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Obama, Uzbek leader discuss Afghan supply route
September 29, 2011 / 4:42 PM / 6 years ago

Obama, Uzbek leader discuss Afghan supply route

<p>Uzbek President Islam Karimov speaks at a news briefing after the Shanghai Cooperation Organisation (SCO) summit in Tashkent June 11, 2010. REUTERS/Shamil Zhumatov</p>

WASHINGTON (Reuters) - President Barack Obama and Uzbekistan’s President Islam Karimov discussed expanding U.S. use of the central Asian country as a route to supply troops in Afghanistan, a U.S. official said on Thursday, amid growing concern about the viability of Pakistan as a transit route.

The White House said Obama called Karimov on Wednesday to congratulate the former Soviet republic on its 20th anniversary of independence and that the leaders talked about shared interests in a “secure and prosperous” Afghanistan.

Obama’s outreach to Karimov, whose has faced U.S. criticism over his human rights record, came as the United States and Pakistan are locked in a diplomatic crisis over U.S. accusations linking Pakistan’s chief intelligence agency to militant attacks on Americans in Afghanistan.

Rising tension between Washington and Islamabad, at times awkward partners in the fight against Islamic militancy, have raised questions about Pakistan’s role as a major U.S. supply route for American forces fighting in Afghanistan.

That has sent U.S. officials scrambling to consider expanding alternatives to lessen reliance on Pakistan.

A senior Obama administration official said the use of Uzbek territory, which already serves as a key supply route for U.S. war supplies, was an “important topic of discussion” between Obama and Karimov.

On Capitol Hill, U.S. senators have also made a clear push for improving ties with Uzbekistan so that more supplies can be moved to and from Afghanistan through the “Northern Distribution Network” that goes through Uzbekistan.

INCREASINGLY STRIDENT

U.S. lawmakers have become increasingly strident in criticism of Pakistan since last week when the top U.S. military officer, Admiral Mike Mullen, accused Pakistani officials of supporting the militant Haqqani network’s September 13 attack on the U.S. Embassy in Kabul.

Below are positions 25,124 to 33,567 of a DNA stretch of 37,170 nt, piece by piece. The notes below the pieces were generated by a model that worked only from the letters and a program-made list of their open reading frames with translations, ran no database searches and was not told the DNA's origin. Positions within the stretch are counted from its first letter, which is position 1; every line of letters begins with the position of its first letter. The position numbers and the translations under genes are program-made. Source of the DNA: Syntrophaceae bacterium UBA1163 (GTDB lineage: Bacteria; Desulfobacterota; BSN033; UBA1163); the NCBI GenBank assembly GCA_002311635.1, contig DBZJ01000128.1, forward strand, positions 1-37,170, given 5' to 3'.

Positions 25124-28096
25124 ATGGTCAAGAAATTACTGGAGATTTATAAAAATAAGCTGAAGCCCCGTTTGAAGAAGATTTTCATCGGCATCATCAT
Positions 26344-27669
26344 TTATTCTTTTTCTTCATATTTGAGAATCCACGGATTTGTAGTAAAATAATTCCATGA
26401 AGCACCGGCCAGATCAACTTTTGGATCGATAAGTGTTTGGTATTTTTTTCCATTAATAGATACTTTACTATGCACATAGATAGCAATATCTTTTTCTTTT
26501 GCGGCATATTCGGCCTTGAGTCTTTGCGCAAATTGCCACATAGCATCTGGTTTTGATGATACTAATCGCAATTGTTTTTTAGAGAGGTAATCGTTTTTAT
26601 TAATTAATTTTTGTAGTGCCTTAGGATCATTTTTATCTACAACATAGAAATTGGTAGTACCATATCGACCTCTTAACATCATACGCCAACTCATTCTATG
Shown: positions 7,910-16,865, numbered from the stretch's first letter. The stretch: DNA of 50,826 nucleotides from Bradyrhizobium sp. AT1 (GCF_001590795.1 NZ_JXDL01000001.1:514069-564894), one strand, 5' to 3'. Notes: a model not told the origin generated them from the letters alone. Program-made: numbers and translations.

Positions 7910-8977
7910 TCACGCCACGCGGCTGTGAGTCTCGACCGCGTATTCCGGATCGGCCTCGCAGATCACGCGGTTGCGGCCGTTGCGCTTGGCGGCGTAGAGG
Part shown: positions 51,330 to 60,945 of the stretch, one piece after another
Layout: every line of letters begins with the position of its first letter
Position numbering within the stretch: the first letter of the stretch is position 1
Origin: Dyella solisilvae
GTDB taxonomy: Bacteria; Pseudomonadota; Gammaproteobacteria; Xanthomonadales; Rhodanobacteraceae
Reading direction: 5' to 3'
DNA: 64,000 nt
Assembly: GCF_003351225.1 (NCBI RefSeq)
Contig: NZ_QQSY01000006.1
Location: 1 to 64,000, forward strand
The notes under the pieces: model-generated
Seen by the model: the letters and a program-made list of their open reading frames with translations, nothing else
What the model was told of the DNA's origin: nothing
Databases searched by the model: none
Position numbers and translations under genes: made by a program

U.S. aid to Pakistan is now under review.

The Senate Appropriations Committee last week approved a bill that would allow the United States to waive restrictions on aid to Uzbekistan if Secretary of State Hillary Clinton certifies this is needed to obtain access to and from Afghanistan.

Those restrictions had been placed on aid to Uzbekistan out of concern over its human rights record. The measure must still be approved by the full House of Representatives and Senate.

“We’re going to probably replace 50 percent of what we ship into Afghanistan from Pakistan, will go through the northern route, Uzbekistan,” Senator Lindsey Graham, who is on the committee, told Reuters this week.

“I expect a major breakthrough between us and the Uzbeks in terms of ground and air access,” Graham said.

Karimov has kept a firm state grip on the economy of Uzbekistan, which has reserves of natural gas and is a major producer of cotton and gold.

A former top Communist Party official, Karimov tolerates no dissent in the mostly Muslim nation of 28 million people, the most populous in Central Asia.

No opposition parties are allowed, the media is tightly controlled and rights groups say thousands of political prisons are in jails rife with torture. Karimov’s unflinching style has also caused tension with Uzbekistan’s neighbors.

Additional reporting by John O'Callaghan; Editing by Will Dunham

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